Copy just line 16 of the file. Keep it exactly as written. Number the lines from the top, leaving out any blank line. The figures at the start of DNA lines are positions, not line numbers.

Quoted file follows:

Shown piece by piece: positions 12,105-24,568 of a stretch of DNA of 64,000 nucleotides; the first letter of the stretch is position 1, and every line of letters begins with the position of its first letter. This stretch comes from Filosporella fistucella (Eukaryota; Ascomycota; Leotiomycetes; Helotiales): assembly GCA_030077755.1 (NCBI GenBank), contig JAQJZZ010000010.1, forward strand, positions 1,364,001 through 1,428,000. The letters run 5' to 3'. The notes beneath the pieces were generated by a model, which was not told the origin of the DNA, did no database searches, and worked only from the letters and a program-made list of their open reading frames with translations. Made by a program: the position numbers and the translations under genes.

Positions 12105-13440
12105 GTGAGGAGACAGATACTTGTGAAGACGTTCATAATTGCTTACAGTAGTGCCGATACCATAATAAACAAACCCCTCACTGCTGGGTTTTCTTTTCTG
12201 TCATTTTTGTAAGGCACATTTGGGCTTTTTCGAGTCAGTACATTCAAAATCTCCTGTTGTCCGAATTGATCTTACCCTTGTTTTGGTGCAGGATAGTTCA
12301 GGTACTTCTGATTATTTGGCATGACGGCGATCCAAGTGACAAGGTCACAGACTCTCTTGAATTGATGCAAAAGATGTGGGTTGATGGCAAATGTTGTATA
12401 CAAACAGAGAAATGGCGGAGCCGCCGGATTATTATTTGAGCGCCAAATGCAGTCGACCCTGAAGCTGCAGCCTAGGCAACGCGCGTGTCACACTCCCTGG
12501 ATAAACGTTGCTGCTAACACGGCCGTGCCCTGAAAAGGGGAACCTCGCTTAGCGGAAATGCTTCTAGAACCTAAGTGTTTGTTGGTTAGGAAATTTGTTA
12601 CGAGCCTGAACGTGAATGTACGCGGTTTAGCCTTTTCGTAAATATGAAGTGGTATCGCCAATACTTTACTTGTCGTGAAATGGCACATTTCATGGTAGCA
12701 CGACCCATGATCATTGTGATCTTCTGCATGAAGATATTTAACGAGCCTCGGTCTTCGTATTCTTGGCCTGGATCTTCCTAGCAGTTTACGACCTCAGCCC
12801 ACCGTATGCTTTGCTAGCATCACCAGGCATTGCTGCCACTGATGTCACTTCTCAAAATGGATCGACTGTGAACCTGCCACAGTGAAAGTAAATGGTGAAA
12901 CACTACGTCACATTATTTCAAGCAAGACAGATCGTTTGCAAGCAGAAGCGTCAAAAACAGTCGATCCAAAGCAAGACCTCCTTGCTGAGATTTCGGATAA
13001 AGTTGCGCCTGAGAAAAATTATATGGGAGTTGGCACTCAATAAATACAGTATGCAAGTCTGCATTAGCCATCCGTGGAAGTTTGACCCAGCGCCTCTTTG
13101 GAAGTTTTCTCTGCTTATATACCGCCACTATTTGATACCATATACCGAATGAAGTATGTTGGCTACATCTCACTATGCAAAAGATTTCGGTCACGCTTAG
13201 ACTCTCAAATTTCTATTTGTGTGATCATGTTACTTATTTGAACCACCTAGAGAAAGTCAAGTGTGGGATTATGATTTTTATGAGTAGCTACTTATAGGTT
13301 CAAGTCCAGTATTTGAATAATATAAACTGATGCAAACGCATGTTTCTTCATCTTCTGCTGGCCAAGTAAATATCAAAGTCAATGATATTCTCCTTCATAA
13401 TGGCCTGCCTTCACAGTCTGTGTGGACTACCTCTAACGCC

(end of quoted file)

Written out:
13401 TGGCCTGCCTTCACAGTCTGTGTGGACTACCTCTAACGCC